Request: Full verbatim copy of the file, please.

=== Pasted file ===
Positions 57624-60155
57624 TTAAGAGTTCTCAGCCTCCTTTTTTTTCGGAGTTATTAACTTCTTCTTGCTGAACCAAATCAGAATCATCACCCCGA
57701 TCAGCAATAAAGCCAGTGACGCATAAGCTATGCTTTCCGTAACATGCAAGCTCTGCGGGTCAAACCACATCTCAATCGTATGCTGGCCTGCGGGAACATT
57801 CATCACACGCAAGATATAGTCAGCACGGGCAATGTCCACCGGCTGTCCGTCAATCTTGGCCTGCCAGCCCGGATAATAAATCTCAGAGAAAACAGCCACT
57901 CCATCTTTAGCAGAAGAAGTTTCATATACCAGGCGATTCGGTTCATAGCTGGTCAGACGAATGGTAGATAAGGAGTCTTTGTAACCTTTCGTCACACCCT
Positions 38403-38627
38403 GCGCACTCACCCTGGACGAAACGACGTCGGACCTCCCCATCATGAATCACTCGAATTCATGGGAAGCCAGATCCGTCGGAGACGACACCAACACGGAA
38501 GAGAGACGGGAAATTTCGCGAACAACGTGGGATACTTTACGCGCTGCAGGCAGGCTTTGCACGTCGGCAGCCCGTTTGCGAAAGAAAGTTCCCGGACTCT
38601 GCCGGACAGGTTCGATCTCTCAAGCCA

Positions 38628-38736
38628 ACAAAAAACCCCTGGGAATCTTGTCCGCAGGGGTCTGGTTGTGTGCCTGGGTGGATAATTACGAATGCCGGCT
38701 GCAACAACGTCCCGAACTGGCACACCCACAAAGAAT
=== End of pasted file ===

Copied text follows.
Positions 57624-60155
57624 TTAAGAGTTCTCAGCCTCCTTTTTTTTCGGAGTTATTAACTTCTTCTTGCTGAACCAAATCAGAATCATCACCCCGA
57701 TCAGCAATAAAGCCAGTGACGCATAAGCTATGCTTTCCGTAACATGCAAGCTCTGCGGGTCAAACCACATCTCAATCGTATGCTGGCCTGCGGGAACATT
57801 CATCACACGCAAGATATAGTCAGCACGGGCAATGTCCACCGGCTGTCCGTCAATCTTGGCCTGCCAGCCCGGATAATAAATCTCAGAGAAAACAGCCACT
57901 CCATCTTTAGCAGAAGAAGTTTCATATACCAGGCGATTCGGTTCATAGCTGGTCAGACGAATGGTAGATAAGGAGTCTTTGTAACCTTTCGTCACACCCT
Positions 38403-38627
38403 GCGCACTCACCCTGGACGAAACGACGTCGGACCTCCCCATCATGAATCACTCGAATTCATGGGAAGCCAGATCCGTCGGAGACGACACCAACACGGAA
38501 GAGAGACGGGAAATTTCGCGAACAACGTGGGATACTTTACGCGCTGCAGGCAGGCTTTGCACGTCGGCAGCCCGTTTGCGAAAGAAAGTTCCCGGACTCT
38601 GCCGGACAGGTTCGATCTCTCAAGCCA

Positions 38628-38736
38628 ACAAAAAACCCCTGGGAATCTTGTCCGCAGGGGTCTGGTTGTGTGCCTGGGTGGATAATTACGAATGCCGGCT
38701 GCAACAACGTCCCGAACTGGCACACCCACAAAGAAT